Dim WeekDay As Int
Dim WeekDayLong() As String = Array As String("ErelsDay","Sunday", "Monday", "Tuesday", "Wednesday", "Thursday", "Friday", "Saturday")
WeekDay = DateTime.GetDayOfWeek(DateTime.DateParse("04/28/2019"))
I already understand dateparse
for example a given date stored in a string variable
when you add 3 days the new date is "04/30/2019"
can somebody help me a b4a code that will display the original date and the new date
both date in mm/dd/yyyy format
Dim Date1 As Long 'milliseconds since year dot
Dim Date2 As Long
DateTime.DateFormat = "MM/dd/yyyy" 'is default, but best to be sure
Date1 = DateTime.DateParse("04/27/2019")
Date2 = DateTime.Add(Date1, 0, 0, 3) 'add 3 days
Log("First Date = " & DateTime.Date(Date1))
Log("Second Date = " & DateTime.Date(Date2))
generates this log (but you could just as easily put the strings to a label as to the log):
First Date = 04/27/2019
Second Date = 04/30/2019
edit: removed date-time arithmetic alternative, because it gets messy with daylight savings / summer time adjustments
reverting back to the original weekday question, another way of doing it might be:
Dim SaveDateFormat As String = DateTime.DateFormat
DateTime.DateFormat = "yyyy-MM-dd"
Dim DateOfInterest As Long = DateTime.DateParse("2019-04-27")
DateTime.DateFormat = "EEEE"
Log("as weekday = " & DateTime.Date(DateOfInterest))
DateTime.DateFormat = "EEEE MM/dd/yy"
Log("as weekday and date = " & DateTime.Date(DateOfInterest))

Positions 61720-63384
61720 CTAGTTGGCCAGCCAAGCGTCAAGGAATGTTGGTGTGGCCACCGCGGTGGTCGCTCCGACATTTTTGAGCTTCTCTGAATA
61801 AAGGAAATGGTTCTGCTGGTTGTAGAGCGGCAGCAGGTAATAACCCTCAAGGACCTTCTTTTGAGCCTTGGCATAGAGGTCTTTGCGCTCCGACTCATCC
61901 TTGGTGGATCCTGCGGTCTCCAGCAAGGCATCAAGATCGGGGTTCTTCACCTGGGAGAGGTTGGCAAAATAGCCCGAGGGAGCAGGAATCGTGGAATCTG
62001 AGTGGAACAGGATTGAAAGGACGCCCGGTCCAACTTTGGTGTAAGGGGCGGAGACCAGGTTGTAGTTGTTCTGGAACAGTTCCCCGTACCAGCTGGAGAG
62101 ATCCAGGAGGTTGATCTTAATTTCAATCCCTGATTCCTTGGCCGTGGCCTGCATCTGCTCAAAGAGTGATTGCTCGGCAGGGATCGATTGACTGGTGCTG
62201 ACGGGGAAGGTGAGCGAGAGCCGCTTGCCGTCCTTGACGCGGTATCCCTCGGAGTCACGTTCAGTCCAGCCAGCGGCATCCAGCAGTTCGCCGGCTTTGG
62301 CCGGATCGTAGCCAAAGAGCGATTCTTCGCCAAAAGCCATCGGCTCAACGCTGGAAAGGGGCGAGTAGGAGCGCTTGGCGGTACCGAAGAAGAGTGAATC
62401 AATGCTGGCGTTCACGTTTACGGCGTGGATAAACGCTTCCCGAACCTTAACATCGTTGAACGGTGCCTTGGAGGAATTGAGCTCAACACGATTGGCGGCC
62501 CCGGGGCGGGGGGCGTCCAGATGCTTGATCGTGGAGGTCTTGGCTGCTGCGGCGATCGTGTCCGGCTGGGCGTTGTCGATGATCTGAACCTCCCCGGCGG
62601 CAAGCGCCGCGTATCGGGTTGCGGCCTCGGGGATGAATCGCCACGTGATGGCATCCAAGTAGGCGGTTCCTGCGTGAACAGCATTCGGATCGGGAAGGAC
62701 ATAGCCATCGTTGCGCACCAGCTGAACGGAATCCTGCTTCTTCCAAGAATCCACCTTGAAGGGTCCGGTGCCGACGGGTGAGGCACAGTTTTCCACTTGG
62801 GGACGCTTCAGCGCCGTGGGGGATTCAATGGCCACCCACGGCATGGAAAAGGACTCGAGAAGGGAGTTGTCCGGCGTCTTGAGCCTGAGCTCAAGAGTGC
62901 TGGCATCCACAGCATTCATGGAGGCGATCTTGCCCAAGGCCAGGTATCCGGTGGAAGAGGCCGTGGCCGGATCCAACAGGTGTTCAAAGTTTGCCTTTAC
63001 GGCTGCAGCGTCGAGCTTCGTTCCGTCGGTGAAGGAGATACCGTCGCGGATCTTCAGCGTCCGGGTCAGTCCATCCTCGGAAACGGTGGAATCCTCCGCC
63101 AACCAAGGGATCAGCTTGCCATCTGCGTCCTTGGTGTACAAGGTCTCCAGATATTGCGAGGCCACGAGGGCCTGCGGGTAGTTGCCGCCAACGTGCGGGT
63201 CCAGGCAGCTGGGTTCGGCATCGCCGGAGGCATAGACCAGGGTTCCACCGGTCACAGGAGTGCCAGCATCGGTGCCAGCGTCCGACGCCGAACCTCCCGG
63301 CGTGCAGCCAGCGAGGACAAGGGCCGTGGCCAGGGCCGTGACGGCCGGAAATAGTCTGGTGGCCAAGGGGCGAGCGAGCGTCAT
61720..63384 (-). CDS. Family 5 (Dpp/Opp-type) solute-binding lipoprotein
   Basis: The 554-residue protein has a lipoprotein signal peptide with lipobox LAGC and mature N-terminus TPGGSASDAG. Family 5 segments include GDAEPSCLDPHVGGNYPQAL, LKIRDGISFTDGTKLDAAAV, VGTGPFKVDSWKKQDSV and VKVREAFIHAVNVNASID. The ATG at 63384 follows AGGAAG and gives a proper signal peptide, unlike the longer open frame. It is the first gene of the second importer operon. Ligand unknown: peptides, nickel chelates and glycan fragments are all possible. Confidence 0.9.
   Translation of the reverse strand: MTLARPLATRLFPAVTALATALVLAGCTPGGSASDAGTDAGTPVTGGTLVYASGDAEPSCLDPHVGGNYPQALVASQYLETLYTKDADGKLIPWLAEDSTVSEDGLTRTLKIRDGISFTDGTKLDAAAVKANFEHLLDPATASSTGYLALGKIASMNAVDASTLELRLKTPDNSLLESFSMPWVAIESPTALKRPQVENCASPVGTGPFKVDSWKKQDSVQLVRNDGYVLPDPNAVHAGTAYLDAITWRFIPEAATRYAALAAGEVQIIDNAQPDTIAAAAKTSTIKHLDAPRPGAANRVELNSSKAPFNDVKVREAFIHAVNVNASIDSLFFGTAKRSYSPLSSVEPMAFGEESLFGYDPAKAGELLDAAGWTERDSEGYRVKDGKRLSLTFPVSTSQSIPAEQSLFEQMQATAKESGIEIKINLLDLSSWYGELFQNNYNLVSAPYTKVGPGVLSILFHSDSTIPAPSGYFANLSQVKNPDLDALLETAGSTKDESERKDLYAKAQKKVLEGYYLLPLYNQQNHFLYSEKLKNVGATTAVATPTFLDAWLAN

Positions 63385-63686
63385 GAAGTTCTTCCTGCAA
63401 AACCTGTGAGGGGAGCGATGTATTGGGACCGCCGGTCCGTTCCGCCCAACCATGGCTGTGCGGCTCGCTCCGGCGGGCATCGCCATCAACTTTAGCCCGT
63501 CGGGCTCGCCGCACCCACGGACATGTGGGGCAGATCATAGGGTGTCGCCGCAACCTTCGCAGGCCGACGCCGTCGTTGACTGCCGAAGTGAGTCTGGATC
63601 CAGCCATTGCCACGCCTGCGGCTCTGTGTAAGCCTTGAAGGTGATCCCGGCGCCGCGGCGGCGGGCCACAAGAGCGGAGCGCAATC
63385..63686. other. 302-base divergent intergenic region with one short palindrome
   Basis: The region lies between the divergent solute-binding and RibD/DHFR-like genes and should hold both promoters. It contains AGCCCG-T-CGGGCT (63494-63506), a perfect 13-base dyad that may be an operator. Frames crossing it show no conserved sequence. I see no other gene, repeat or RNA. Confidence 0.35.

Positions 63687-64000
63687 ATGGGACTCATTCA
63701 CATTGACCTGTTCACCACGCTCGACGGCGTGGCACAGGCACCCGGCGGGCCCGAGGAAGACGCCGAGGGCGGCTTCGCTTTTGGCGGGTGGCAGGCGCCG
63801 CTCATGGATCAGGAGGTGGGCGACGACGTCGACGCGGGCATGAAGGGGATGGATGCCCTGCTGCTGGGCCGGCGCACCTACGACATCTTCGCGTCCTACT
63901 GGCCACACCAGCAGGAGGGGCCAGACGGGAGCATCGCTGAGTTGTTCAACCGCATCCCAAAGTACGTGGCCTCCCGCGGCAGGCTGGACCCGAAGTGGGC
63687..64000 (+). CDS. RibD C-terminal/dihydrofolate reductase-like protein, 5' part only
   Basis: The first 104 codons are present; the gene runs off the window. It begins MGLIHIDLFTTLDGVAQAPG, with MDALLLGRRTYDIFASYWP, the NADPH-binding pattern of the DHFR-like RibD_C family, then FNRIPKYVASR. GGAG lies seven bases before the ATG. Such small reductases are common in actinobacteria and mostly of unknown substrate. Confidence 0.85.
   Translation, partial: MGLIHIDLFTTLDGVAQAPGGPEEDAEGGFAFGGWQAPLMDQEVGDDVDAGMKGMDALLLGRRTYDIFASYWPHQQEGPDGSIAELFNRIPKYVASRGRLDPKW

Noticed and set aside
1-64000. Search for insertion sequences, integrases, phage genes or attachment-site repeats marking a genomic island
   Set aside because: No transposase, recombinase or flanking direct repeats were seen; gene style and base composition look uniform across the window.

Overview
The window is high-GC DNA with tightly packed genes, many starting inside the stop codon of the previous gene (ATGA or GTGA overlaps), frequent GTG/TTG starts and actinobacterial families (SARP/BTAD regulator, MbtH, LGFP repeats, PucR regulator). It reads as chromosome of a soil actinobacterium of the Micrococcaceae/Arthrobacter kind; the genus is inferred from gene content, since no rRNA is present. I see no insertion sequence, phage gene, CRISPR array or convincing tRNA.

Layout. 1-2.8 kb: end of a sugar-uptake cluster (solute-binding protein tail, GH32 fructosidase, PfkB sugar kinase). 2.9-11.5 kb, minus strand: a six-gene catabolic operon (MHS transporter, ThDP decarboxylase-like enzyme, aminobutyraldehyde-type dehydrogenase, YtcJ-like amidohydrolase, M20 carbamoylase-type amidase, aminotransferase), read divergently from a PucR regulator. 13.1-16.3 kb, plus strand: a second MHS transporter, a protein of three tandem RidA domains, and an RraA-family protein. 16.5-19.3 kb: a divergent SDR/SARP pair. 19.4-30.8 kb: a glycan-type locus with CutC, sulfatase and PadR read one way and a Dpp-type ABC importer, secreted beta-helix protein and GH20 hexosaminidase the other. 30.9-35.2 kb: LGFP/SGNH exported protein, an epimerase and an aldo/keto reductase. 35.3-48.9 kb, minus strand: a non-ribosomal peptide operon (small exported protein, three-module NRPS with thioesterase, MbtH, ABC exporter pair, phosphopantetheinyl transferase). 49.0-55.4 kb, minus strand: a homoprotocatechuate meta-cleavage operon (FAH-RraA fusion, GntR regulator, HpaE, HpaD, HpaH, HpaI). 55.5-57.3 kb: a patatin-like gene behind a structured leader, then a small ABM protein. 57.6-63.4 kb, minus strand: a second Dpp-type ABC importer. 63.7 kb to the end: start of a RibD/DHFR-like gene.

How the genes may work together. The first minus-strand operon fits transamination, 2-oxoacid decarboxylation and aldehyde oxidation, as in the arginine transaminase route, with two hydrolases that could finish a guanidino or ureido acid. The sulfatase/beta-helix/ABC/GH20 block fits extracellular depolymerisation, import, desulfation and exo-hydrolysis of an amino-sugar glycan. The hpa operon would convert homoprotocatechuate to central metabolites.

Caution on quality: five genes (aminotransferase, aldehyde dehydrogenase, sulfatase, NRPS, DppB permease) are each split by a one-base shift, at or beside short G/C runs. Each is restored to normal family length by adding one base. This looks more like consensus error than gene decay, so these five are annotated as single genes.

DateTime.DateFormat = "EEE MM/dd/yy"
Log("as short weekday and date = " & DateTime.Date(DateOfInterest))
DateTime.DateFormat = SaveDateFormat 'restore to original format
Log("as original format = " & DateTime.Date(DateOfInterest))
as weekday = Sunday
as weekday and date = Sunday 04/27/19
as short weekday and date = Sun 04/27/19
as original format = 04/27/2019
Although I'm coming at it from a physics-time point of view, but you're right that from a clock-time point of view, I should have added a caveat that things will go a bit awry twice a year when daylight savings/summer time kicks in or out (although curiously, leap days are accounted for but leap seconds are not - what's that about?!?!)
Given that the original question was about whole days and regardless of their length, I've rectified my post above.
I did watch this, and it was great - I hadn't encountered that one-hour-is-three-hours time zone trap before, but as soon as you demonstrated it, I thought: man, I bet you must have explained that a few hundred times, no wonder you didn't hold back on declaring my arithmetic to be a mistake ;-)